How lucky I am to have something
that makes saying goodbye so hard.
Winnie The Pooh
My mom and I did a lot of things together. It was natural for us. We were friends. We hung out, we shopped, and we visited Barnes and Noble.
One of our traditions was stopping by there on my birthday (or her birthday) and splitting a piece of the Godiva Chocolate Cheesecake. Heaven on a spoon.
I can close my eyes and picture my mom’s face as she took her first bite. I can hear the “mmmmm” sound we both made, eyes rolled back in our heads, convinced that only angels could have whipped up something so wonderful.
The next birthday I have, will be the first one without her here. The cheesecake sure won't taste the same.
There are days I wake up and it feels like she’s been gone for years. Other days I wake up and it seems like only a day has passed. I think about her everyday. The “month” anniversaries have been a roller coaster of emotions for me. While no time has passed for her in Heaven, I find myself marking my time with how long it’s been since that day.
Little things will trigger powerful memories, and sometimes overwhelming waves of grief. It hits me unexpectedly. Like when I woke up the other night, crying. I was dreaming about my mom, and saw her so clearly. I startled myself, waking up on a wet pillow, stained with tears.
How deep my connection to her goes.
My heart feels like it needs to plug in someplace, but the other end is missing.
I’ve been told that a daughter never stops longing for her mother. Almost every woman that I have talked to, who has lost their mom, knows exactly what I describe. There is this disconnect. A sense of emptiness only a mom can fill. No one told me it would feel this way.
There’s a mom-shaped hole in my orphaned heart.
My mom laughed (and sometimes giggled) a lot. She made me laugh too. She was a very moral woman and taught me good character. However, she could also be a bit mischevious and rebellious at times. I’ve had many a conversation with my aunt, who is several years younger than my mom. I have learned some fun and interesting facts, things my mom conveniently forgot to share with me!
I’m pretty sure it was intentional on her part.
At one time, my mom had two boyfriends. Keep in mind, this was back in the 50’s and relationships were much different back then. My mom was “going with” two guys that she liked, which meant she would see them every so often, in group settings. Chaperones were alive and well back then, and required for girls who wanted to keep their reputations.
One of her beaus was my dad, who I’m pretty sure didn’t know he was competing with anyone. According to my aunt, my mom had a picture of each of her sweethearts. Whoever she was mad at, was put face down in the dresser drawer, while her favorite beau stayed visible. She would switch pictures, depending on who she was upset with!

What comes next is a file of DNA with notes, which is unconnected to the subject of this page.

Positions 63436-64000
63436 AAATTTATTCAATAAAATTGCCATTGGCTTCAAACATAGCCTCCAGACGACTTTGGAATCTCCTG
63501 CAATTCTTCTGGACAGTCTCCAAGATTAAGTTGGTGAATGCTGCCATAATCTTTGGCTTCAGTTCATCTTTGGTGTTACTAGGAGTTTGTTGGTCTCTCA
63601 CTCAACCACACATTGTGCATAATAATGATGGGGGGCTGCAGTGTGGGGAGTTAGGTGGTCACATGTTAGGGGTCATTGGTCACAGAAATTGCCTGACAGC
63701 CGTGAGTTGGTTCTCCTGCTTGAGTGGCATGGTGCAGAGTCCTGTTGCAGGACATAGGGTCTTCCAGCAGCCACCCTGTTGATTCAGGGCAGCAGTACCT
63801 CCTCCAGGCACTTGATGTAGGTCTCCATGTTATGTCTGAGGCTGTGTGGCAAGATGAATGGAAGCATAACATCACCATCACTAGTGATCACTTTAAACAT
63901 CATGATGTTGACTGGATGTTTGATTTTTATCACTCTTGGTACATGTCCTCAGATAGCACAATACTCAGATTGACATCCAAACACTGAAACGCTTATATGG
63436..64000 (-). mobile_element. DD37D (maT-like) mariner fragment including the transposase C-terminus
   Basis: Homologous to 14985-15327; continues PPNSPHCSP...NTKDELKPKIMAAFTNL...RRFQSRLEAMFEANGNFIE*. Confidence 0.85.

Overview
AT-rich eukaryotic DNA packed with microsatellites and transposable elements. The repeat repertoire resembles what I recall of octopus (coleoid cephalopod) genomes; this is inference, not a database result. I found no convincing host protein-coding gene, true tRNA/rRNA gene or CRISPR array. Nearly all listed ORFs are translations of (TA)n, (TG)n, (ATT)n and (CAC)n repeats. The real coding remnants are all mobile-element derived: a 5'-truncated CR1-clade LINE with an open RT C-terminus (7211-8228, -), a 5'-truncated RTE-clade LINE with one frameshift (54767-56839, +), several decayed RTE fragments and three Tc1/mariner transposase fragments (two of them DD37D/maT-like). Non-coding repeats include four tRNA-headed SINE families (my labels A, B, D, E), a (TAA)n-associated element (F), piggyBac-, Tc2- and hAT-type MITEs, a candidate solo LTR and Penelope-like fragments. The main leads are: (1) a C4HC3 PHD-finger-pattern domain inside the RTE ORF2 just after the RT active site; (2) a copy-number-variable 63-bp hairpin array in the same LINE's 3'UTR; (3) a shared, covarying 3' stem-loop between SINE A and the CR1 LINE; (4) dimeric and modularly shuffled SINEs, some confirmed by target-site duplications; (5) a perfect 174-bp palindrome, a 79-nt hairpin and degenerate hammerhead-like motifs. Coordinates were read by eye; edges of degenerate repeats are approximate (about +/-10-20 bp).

Eventually, my dad won her over and they eloped without telling my grandparents. I have often told my aunt that I would have loved to have been a fly on the wall THAT night. My mom was 21 so she wasn’t doing anything wrong, she just wasn’t doing it the conventional way.
And that would describe much of her adult life – she just kind of had her own way and stuck to it.
When I was a teenager and taking driver’s training, my mom would drive me to and from the high school, to class. One day, she thought it would be a good idea to let ME drive, and get some practice. I did not have a permit yet, but her theory was that if it was okay for me to drive with the instructor, then with she as my mother, it would be okay too.
In her mind, the title of Mother pulled rank over Driving Instructor, and she was convinced she could handle it just fine if we happened to get pulled over.
The plan was that we would pull over and change seats, when we got near the school. She would drop me off as usual and no one would be the wiser. Imagine my horror and surprise, when we pulled up to a red light, and the driving instructor pulled up next to us. I panicked and began slinking down in the driver’s seat, praying he wouldn’t see me and expel me from class.
Mom was giggling, and I was sweating bullets.
Thankfully he was on her side, the passenger side of the car, and never looked over.
I passed driver's training with flying colors (thanks mom!)
My mom wasn’t perfect by any means and neither was I. (Nor will I ever be). We had our moments and we certainly had some conflict. Everyone does. Life wouldn’t be normal if there were no challenges. You cannot have two different people living under the same roof and have them get along all of the time. If they do, something (or someone) is seriously out of balance.
Parents and children will always have their times of seeing things a little differently. Whatever conflicts we may have had, never overshadowed the love and bond I had with my mom. Our life wasn’t all sunshine and rainbows, sprinkled with gold confetti.
We had our tears, our disagreements, and our humbling moments where we hashed it all out. One thing about my mom is that I could talk to her. I had the freedom and liberty to share my thoughts and opinions. She taught me early on to speak my mind, have a backbone, and stand up for myself.
One of the things I miss the most is talking to her. We talked about everything.
The only thing we didn't talk about, is how this would feel. Me here, and her there. We didn't talk about what comes next, or how I fill in the empty spaces she left behind. I have to navigate this new chapter of my life, with only the memories of what she taught me.
May I do her proud.
*The Precious Memories posts you read here, are dedicated to my mother, who lost her battle with Alzheimer's. I share snippets of our story in these posts, and some things I learned along the way.